Ahmedabad is a large, rapidly growing city in Gujarat, India, where summer temperatures regularly exceed 40?C. The Ahmedabad Municipal Corporation (AMC) is very concerned about citizens' vulnerability to heat as the climate changes and eager both to learn more about particularly vulnerable populations and to initiate informed public health adaptation efforts. Relatively little is known about heat vulnerability in this arid region, though this consortium of investigators and AMC have already done a preliminary household vulnerability survey. This work has begun to shed light on public perceptions of health, illness, and risk factors, but the true burden of heat-related illness remains unknown. The goal of this proposal is to explore the heat illness burden, vulnerability factors, and response options in Ahmedabad in order to facilitate AMC's adaptation efforts. The proposed project will assess the burden of heat illness via several methods, including a prospective cohort study using an existing community health worker outreach program; assess capacity in the public health and health care delivery sectors; and build relationships between the health sector and the meteorological services sector to improve heat watch warning activities. The project addresses the following specific aims: SA1: To assess the burden of heat illness in Ahmedabad using retrospective and prospective methods and building on existing outreach and surveillance infrastructure, with the aims of developing a syndromic surveillance program; SA2: To assess and build adaptive capacity in Ahmedabad's public health and health care delivery systems through retrospective analyses of the medical management of patients with heat illness, needs assessment with city and public health officials, and training of public health and health care workers on preventing, recognizing, and treating heat illness; and SA3: To work with AMC and the Gujarati Meteorological Department to develop and calibrate a heat watch and warning system for the AMC, using response functions from SA1 and probabilistic ensemble temperature forecasts for the region. We have assembled a consortium of US and Indian scientists with expertise in environmental epidemiology, vulnerability assessment, medicine, public health and health system administration, climate science, and early warning system development. The proposed work includes extensive capacity building for Indian environmental health scientists, public health workers, and health care staff.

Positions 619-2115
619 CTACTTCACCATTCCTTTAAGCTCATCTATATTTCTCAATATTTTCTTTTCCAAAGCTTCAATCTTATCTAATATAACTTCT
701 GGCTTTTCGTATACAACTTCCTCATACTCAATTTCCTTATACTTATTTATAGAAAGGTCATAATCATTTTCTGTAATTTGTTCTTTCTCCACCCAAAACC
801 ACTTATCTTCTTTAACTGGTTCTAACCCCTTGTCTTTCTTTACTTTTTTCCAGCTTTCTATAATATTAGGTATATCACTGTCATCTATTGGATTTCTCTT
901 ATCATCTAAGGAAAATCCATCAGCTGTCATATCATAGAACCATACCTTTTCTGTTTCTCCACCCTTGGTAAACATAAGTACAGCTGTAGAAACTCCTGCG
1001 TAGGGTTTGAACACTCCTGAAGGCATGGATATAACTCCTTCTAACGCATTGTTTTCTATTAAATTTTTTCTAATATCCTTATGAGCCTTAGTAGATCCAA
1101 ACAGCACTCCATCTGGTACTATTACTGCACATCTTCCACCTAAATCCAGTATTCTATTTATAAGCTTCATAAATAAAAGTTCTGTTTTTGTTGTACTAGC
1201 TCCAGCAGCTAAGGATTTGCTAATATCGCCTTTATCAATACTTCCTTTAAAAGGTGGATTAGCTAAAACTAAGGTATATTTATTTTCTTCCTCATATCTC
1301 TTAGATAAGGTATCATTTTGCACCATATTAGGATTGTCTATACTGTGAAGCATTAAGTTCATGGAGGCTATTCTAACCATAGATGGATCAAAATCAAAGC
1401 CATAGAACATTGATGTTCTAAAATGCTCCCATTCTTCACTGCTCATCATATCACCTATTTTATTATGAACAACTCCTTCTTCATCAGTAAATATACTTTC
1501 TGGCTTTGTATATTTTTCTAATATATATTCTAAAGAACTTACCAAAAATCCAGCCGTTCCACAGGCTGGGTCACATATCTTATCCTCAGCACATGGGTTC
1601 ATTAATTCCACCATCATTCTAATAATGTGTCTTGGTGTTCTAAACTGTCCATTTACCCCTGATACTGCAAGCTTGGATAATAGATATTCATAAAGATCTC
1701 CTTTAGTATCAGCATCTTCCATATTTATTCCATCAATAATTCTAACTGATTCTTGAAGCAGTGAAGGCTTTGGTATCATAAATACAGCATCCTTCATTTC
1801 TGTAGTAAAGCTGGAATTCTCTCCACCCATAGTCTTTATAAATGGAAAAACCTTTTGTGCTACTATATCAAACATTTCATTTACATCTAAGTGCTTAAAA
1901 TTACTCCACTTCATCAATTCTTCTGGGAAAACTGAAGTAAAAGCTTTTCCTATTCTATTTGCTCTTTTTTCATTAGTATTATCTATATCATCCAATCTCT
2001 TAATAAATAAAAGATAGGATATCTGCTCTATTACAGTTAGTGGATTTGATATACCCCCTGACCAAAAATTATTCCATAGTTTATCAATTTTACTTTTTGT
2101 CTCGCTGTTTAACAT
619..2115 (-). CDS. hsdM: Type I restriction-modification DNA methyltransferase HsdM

The proposed research examines the health impacts of extreme heat in Ahmedabad, India, focusing on population-level vulnerability factors, adaptive capacity in the public health and health care delivery systems, and development of early warning systems. The project's outcomes will be used to identify vulnerable communities to target for specific interventions; to develop a combined surveillance-intervention home-visiting program targeting vulnerable populations; to enhance the capacity of the health care delivery system to prevent, recognize, and rapidly treat patients with heat illness; and to develop and calibrate a heat watch and warning system for the Ahmedabad region. The project builds on existing Indo-US scientific collaborations focused and will serve as a scalable model for future work on heat and other climate-sensitive hazards in the region.
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